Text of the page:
Reviews: Siren

Siren hits shelves on August 18th. Here's our early review.

"Yo! Check out my hoody!"
Siren, the debut feature of writer-director Jesse Peyronel, is a science fiction thriller which was made in 2013 but sat on the shelf until recently and with good reason.  Featuring Vinessa Shaw (best remembered as the prostitute from Kubrick’s Eyes Wide Shut) as a scientist living in seclusion due to a mysterious pheromone she emits which turn male passerby into ravenous sexual predators, it’s a film with an intriguing premise that unfortunately has too many additional plot threads which don’t add up and do more harm than good when they pad the film’s running time.  

The first hour works beautifully with simplicity, leaving the viewer scrambling to connect the dots.  But once we’ve figured out the gist of the story, it falters and clich├ęd thriller elements such as a covert military operation intent on exploiting Shaw’s inexplicable condition as well as an underdeveloped thread involving a necklace with secret powers are unconvincingly shoehorned into the film, deflating whatever dramatic power Siren was building towards.  In other words, it begins strong before squandering its strength in the second half by trying to do too much for little avail.

Acting overall is generally good although Shaw isn’t entirely convincing as a scientist.  Robert Kazinsky from Pacific Rim makes an alright drifter devoid of his sense of smell turned protector of Shaw even if he too closely resembles Kirk Cameron for comfort.  The soundtrack couldn’t help but remind me of Sigur Ros’ Angels of the Universe with its ethereal strings and distant vocals.  It’s disappointing that Siren does have some great visual ideas in it that never really coalesce, including a recurring, startling motif of blood seen from a cellular microscopic level which is both lovely and unsettling to behold.  Eerie scenes of zombified men stopping dead in the tracks possessed by Shaw’s pheromones have a haunting quality to them and reminded me of the strange followers in Richard Kelly’s The Box.  To combat the dangerous and unwanted male attention which comes to Shaw’s doorstep, she’s rigged her isolated homestead with electrified fences and security cameras, her house decorated at random with CRT monitors resembling the now obsolete Vectrex videogame system.  Scenes like these have an abstract power to them at first glance until the logic behind them is explained away.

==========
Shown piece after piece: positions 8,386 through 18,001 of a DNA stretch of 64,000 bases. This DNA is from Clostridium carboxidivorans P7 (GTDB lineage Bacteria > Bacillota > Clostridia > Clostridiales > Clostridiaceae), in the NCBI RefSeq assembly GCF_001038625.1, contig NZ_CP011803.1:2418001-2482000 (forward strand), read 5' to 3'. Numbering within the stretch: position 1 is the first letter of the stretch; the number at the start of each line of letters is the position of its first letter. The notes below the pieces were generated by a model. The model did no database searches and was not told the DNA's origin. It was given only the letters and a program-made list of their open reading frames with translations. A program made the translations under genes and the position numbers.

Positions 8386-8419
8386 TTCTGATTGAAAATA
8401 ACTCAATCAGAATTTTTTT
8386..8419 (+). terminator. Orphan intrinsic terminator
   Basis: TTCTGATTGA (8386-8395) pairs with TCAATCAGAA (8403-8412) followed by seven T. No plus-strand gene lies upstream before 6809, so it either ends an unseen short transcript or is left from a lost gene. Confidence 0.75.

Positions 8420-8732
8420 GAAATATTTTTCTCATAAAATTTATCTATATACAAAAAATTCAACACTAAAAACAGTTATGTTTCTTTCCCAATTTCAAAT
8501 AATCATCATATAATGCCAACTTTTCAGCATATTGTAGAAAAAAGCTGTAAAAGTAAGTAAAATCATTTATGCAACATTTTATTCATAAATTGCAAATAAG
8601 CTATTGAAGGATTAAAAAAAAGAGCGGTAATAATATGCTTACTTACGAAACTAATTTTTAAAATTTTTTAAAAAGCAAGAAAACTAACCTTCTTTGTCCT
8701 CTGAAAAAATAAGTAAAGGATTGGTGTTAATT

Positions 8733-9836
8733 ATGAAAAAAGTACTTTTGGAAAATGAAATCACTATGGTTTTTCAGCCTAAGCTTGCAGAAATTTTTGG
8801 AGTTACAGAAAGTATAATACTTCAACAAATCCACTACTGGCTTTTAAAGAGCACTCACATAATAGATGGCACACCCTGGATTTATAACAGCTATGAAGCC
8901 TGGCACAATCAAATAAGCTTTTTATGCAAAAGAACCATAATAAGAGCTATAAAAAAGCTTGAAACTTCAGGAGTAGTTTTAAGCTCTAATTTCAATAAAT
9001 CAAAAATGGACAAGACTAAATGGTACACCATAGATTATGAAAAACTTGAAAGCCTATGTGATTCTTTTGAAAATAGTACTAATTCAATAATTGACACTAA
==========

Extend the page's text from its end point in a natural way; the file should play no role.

"This might be the perfect concoction
to get his movie right!"
For much of Siren, the intrigue stems from the mystery where we get a lot of scenery but not many answers as to what it all means.  Once we find out, it’s a letdown which should be elevating everything that proceeded beforehand instead of negating it.  You could read Siren as an existential metaphor about womanhood in the face of aggressive sexual desire, but the problem is the logic behind the premise doesn’t necessarily work in the world of the movie.  Somewhere in the footage is a much better shorter film that might have actually worked better if we remained in the dark about it.  Like the unsuspecting men in Siren, we’re drawn into the film’s strange allure but ultimately rebel against it once we begin to understand why.   If some of the unnecessary threads were dropped and if we were trusted to connect the dots ourselves, Siren could have been a truly interesting science fiction thriller.  As it is, we’re left with a movie that feels like it’s trying too hard to convey its message.

Like this? Please share.
StumbleUpon Reddit Pinterest Facebook Twitter Addthis


-Andrew Kotwicki